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Column: Jazz

Posted: February 8, 2018 2:58 p.m.
Updated: February 9, 2018 1:00 a.m.

In 1903, when historian and sociologist W.E.B. DuBois heralded the Negro spiritual as the most beautiful expression of human experience born this side of the seas, the singular spiritual heritage of the nation, he had little idea of the cultural hurricane and the resulting tsunami that heritage would engender. Spirituals proved to be the bedrock beginnings of jazz, the most transformative music of the last hundred years. Jazz, originally “jass” from the Irish word “teas” -- pronounced “chass” or “jass” -- meaning heat, passion, excitement, has marked the world we live in with its ever evolving intellectual and emotional charge.

Jazz, a generic term for blues, ragtime; honkey tonk, embodying African, European, and Native American musical culture, came from black Americans, mostly from the American South, notably New Orleans. Think Louis Armstrong, Charlie Parker, John Coltrane, Buddy Bolden, Dizzy Gillespie, Earl “Fatha” Hines, Carmen McRae, Thelonious Monk, Sidney Bechet, Erroll Garner, Lil Hardin, Fats Waller, Coleman Hawkins, Branford Marsalis, Max Roach, Jelly Roll Morton, Art Tatum, and a thousand others.

In its beginnings, American intellectuals, socialized to believe that the European classical compositions represented the highest expression of the form, had a hard time with jazz. As Ken Burns pointed out in his PBS series, JAZZ, in the 1920s Harvard musicologists were famously asking, “Where are the great American composers?” presumably waiting on Charles Ives and Aaron Copeland, altogether incapable of hearing arguably the greatest American composer of the 20th century, Duke Ellington (1899-1974), a consideration that might have irked those who would have nominated others for that honor, raising the question of identity politics and its ensuing cultural wars, as much African American art, both visual and aural, pointed American expression in a new direction away from inherited European models.

W.C. Handy (1873-1958) was the first artist to perform blues music at Carnegie Hall in 1928. In his autobiography, he wrote: There was no piano or organ in our school, but we learned to sing in all keys, measures and movements.  We advanced to the point where we could sing excerpts from Wagner, Bizet, Verdi and other masters, all without instrumental accompaniment.  When I was no more than ten, I could catalogue almost any sound that came to my ears, using the tonic sol-fa system.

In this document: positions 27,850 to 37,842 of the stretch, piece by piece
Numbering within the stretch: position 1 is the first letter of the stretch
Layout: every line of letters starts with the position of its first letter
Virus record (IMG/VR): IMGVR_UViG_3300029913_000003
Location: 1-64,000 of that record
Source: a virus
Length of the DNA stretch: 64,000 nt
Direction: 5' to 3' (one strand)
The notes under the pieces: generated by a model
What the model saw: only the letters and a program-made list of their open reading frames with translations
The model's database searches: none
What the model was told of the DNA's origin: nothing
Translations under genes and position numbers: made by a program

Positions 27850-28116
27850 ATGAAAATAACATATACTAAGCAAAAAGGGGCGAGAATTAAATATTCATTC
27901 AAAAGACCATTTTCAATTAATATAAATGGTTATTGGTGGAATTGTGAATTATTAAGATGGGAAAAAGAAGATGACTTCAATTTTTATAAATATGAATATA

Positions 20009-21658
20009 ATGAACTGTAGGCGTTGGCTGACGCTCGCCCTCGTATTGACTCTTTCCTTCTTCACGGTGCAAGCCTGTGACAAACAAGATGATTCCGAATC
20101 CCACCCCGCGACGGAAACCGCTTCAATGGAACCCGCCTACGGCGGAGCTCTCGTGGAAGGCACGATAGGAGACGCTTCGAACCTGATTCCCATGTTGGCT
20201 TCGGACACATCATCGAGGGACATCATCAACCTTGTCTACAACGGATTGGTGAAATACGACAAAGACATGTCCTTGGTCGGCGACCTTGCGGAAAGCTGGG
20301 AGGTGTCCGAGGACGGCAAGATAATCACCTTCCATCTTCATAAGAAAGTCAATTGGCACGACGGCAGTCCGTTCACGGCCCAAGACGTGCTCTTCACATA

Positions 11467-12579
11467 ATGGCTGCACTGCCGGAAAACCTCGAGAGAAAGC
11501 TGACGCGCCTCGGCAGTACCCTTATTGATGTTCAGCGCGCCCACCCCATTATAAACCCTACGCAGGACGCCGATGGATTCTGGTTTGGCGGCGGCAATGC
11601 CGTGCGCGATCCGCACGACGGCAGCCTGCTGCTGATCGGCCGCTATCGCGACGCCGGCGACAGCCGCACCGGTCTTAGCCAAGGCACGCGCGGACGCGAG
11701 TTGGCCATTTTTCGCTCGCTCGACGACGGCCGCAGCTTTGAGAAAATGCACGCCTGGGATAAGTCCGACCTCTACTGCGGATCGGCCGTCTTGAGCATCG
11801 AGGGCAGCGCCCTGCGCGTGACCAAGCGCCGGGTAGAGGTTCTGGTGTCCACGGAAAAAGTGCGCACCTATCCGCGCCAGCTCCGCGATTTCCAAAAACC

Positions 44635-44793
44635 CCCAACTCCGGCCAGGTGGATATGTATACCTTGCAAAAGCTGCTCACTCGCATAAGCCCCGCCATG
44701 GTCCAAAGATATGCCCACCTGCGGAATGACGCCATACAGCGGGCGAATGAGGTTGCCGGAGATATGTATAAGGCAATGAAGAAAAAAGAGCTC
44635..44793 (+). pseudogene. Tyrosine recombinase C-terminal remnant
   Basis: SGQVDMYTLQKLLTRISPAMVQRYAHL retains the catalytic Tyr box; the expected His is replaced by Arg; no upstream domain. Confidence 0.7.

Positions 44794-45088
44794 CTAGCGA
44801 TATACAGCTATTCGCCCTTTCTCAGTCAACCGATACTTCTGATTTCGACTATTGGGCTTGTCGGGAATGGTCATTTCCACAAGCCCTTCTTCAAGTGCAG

Miles Davis (1926-1991) commented, I never thought Jazz was meant to be a museum piece like other dead things once considered artistic. Jazz is the big brother of Revolution. Revolution follows it around. Critic John Szwed on Miles Davis: His was music that polarized audiences, provoking boos and walk-outs amid the ecstasy of others. The length, density, and unforgiving nature of it mocked those who said that Miles was interested only in being trendy and popular. Some have heard in this music the feel and shape of a musician’s late work, an egoless music that precedes its creator’s death. It was as if Miles were testifying to all that he had been witness to for the past thirty years, both terrifying and joyful.

Composer and pianist Mary Lou Williams, (1910-1981) deserves some overdue recognition. In addition to forming her own record label and publishing companies, she founded the Pittsburgh Jazz Festival. Converting to Catholicism in 1956, her energies were devoted mainly to the Bel Canto Foundation to help addicted musicians. Williams also performed at the Monterey Jazz Festival, the Newport Jazz Festival, Carnegie Hall and the White House. The Alvin Ailey Dance Theater famously performed one of her Masses, Music for Peace. As a 1964 Time article explained, “Mary Lou thinks of herself as a ‘soul’ player:  I am praying through my fingers when I play.

Some people say the world started with a bang. Some believe, “In the beginning was the Word.” In both cases sound created the universe.  Assuming they’re right, America’s greatest gift to the world just might be jazz: startling; improvisational; dangerous; edgy, encompassing all the music that has gone before. Duke Ellington:  Put it this way: Jazz is a good barometer of freedom… In its beginnings, the United States of America spawned certain ideals of freedom and independence through which, eventually, jazz was evolved, and the music is so free that many people say it is the only unhampered, unhindered expression of complete freedom yet produced in this country.

Louis Armstrong (1901-1971) said it straight: Hot can be cool & cool can be hot & each can be both. But hot or cool, Man, jazz is jazz.

In Black History Month we celebrate the best of who we are.


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